Naming Things in AWS

Things in AWS frequently have names. Things like AWS S3 buckets or AWS Lambda Functions. And when using the AWS CDK, Constructs have names so that they can be referenced elsewhere in code or error messages.

I rely on four scopes to name things, what scope applies to what resource is only discovered in docs or trial-and-error.

For example, S3 bucket names are global. If two users each in unique accounts in unique regions attempt to create a bucket with the same name, the first to try wins. Sometimes these names are called “physical ids”.

On the otherside of the spectrum, if you are creating a new AWS CloudFormation stack, it must have a unique name in the account and region (us-west-1). The name could be used in another region concurrently.

The naming scopes I work with are:

  • global: e.g. S3 buckets
  • account: e.g. Elastic Container Registry (ECR)
  • region: e.g. Virtual Private Cloud (VPC)
  • stack: e.g. any Construct

I sometimes throw in an orthogonal name for the current lifecycle stage of the deployment. For example, “dev”, “uat”, or “prod”. This further prevents crossover or issues within a shared account (for those at companies that limit the number of AWS accounts granted to developers).

To further confuse matters, names have a kind of de facto format. When naming a Construct, CamelCase is frequently used. And when naming a bucket, lower-hyphen format is used.

If you consider many names are contextual, making them hierarchical, it makes sense to have a simple API that lets you build a name, then apply it where it’s needed.

The project clusterless-commons provides a Label interface for building labels.

Label label = Label.of("lower").with("case");
Assertions.assertEquals("LowerCase", label.camelCase());
Assertions.assertEquals("lowerCase", label.lowerCamelCase());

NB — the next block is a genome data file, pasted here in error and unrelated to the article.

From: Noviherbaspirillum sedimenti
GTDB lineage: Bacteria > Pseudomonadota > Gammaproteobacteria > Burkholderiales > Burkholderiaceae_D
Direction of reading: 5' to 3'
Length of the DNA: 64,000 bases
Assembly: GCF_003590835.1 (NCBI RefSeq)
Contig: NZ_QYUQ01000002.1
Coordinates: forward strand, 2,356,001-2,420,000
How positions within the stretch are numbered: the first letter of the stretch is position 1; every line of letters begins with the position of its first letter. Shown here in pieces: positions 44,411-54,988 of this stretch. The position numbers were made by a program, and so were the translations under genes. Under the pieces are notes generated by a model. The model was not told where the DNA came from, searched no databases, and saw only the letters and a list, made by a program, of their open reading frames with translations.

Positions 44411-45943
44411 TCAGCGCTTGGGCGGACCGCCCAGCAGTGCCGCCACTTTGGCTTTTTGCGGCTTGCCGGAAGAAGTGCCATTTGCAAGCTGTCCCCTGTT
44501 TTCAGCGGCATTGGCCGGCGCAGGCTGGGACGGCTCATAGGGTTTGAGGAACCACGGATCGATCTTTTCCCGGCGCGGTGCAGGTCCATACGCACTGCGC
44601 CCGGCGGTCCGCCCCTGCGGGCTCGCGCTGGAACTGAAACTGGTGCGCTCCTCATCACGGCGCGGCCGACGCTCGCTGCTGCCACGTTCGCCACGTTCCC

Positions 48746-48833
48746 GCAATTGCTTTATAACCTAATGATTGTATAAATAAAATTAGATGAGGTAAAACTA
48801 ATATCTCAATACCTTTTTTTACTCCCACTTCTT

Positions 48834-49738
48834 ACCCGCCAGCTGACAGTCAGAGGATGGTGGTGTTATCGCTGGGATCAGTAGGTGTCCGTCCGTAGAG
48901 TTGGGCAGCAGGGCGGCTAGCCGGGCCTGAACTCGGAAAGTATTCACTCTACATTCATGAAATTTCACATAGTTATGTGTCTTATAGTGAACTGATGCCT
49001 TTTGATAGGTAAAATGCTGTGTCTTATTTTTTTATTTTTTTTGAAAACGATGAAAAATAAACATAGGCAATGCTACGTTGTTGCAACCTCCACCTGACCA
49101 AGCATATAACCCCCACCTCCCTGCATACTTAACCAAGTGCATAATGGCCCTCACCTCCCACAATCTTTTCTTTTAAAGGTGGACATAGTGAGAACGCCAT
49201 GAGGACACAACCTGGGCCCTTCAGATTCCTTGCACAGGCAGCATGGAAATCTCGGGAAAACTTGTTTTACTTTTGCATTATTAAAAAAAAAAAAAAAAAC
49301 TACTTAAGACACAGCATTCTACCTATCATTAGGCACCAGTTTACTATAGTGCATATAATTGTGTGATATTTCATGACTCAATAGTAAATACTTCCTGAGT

Assertions.assertEquals("lower-case", label.lowerHyphen());
Assertions.assertEquals("lower/case", label.lowerHyphenPath());

Sometimes you may not want any formatting applied, the Fixed class locks an element of the final label.

Label label = Label.of("DataRepo").with(Fixed.of("us-west-2"));
Assertions.assertEquals("data-repo-us-west-2", label.lowerHyphen());
Assertions.assertEquals("data-repo/us-west-2", label.lowerHyphenPath());

When using AWS regions in a label, it may be easier to simply use Region.of("us-west-2"), this way a custom Construct and require region information on the constructor by declaring a parameter type as Region.

There are a few other useful Label derivatives in the javadoc.

If you are willing to adopt the base classes ScopedApp, ScopedStack, and ScopedConstruct, naming things becomes a little simpler.

The class ResourceNames has a few helper methods that return a Label with the requested scope.

  • ResourceNames#globalUniqueLabel()
  • ResoruceNames#accountUniqueLabel()
  • ResourceNames#regionUniqueLabel()

Each of these take a Construct and attempt to find the parent ScopedApp for the relevant metadata.

Respectively, you can end up with names like:

Globally unique:

Label region = Region.of(Stack.of(scope).getRegion());
Label account = Fixed.of(Stack.of(scope).getAccount());
Label stage = ScopedApp.scopedOf(scope).stage();

return stage.upperOnly()

Account unique:

Label region = Region.of(Stack.of(scope).getRegion());
Label stage = ScopedApp.scopedOf(scope).stage();

return stage.upperOnly()

Region unique:

Stage stage = ScopedApp.scopedOf(scope).stage();

return stage.upperOnly()

Note, most names may have a size limit. Lambda function names are limited to 64 characters. Label currently does nothing to enforce this, but it could be added. But Label does support abbreviations via Label#of("LongValue", "abb");.


Chris K Wensel
Chris K Wensel
Data and Analytics Architect